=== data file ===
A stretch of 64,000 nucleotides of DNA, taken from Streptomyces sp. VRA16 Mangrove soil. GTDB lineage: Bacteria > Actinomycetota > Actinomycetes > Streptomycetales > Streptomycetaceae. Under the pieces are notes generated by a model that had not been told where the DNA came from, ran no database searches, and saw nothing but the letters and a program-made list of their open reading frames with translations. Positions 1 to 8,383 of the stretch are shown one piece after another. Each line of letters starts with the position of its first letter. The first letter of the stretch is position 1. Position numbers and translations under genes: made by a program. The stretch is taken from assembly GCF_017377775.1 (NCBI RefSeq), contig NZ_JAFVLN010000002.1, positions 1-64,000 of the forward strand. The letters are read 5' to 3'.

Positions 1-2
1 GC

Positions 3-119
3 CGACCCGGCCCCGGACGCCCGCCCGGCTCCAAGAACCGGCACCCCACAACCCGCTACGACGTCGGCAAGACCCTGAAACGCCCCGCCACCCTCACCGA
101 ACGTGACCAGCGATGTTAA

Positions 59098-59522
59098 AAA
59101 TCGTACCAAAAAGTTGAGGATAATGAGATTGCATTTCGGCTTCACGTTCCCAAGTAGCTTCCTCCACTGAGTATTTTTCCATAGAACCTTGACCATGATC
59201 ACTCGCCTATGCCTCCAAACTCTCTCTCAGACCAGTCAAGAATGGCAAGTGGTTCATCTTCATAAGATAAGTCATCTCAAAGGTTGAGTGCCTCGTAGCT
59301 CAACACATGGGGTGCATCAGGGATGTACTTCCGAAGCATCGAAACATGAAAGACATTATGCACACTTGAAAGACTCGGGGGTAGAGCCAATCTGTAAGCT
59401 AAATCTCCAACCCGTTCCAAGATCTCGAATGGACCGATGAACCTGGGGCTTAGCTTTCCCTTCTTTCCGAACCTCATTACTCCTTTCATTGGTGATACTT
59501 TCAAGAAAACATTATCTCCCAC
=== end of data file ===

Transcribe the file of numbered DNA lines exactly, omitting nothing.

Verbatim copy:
A stretch of 64,000 nucleotides of DNA, taken from Streptomyces sp. VRA16 Mangrove soil. GTDB lineage: Bacteria > Actinomycetota > Actinomycetes > Streptomycetales > Streptomycetaceae. Under the pieces are notes generated by a model that had not been told where the DNA came from, ran no database searches, and saw nothing but the letters and a program-made list of their open reading frames with translations. Positions 1 to 8,383 of the stretch are shown one piece after another. Each line of letters starts with the position of its first letter. The first letter of the stretch is position 1. Position numbers and translations under genes: made by a program. The stretch is taken from assembly GCF_017377775.1 (NCBI RefSeq), contig NZ_JAFVLN010000002.1, positions 1-64,000 of the forward strand. The letters are read 5' to 3'.

Positions 1-2
1 GC

Positions 3-119
3 CGACCCGGCCCCGGACGCCCGCCCGGCTCCAAGAACCGGCACCCCACAACCCGCTACGACGTCGGCAAGACCCTGAAACGCCCCGCCACCCTCACCGA
101 ACGTGACCAGCGATGTTAA

Positions 59098-59522
59098 AAA
59101 TCGTACCAAAAAGTTGAGGATAATGAGATTGCATTTCGGCTTCACGTTCCCAAGTAGCTTCCTCCACTGAGTATTTTTCCATAGAACCTTGACCATGATC
59201 ACTCGCCTATGCCTCCAAACTCTCTCTCAGACCAGTCAAGAATGGCAAGTGGTTCATCTTCATAAGATAAGTCATCTCAAAGGTTGAGTGCCTCGTAGCT
59301 CAACACATGGGGTGCATCAGGGATGTACTTCCGAAGCATCGAAACATGAAAGACATTATGCACACTTGAAAGACTCGGGGGTAGAGCCAATCTGTAAGCT
59401 AAATCTCCAACCCGTTCCAAGATCTCGAATGGACCGATGAACCTGGGGCTTAGCTTTCCCTTCTTTCCGAACCTCATTACTCCTTTCATTGGTGATACTT
59501 TCAAGAAAACATTATCTCCCAC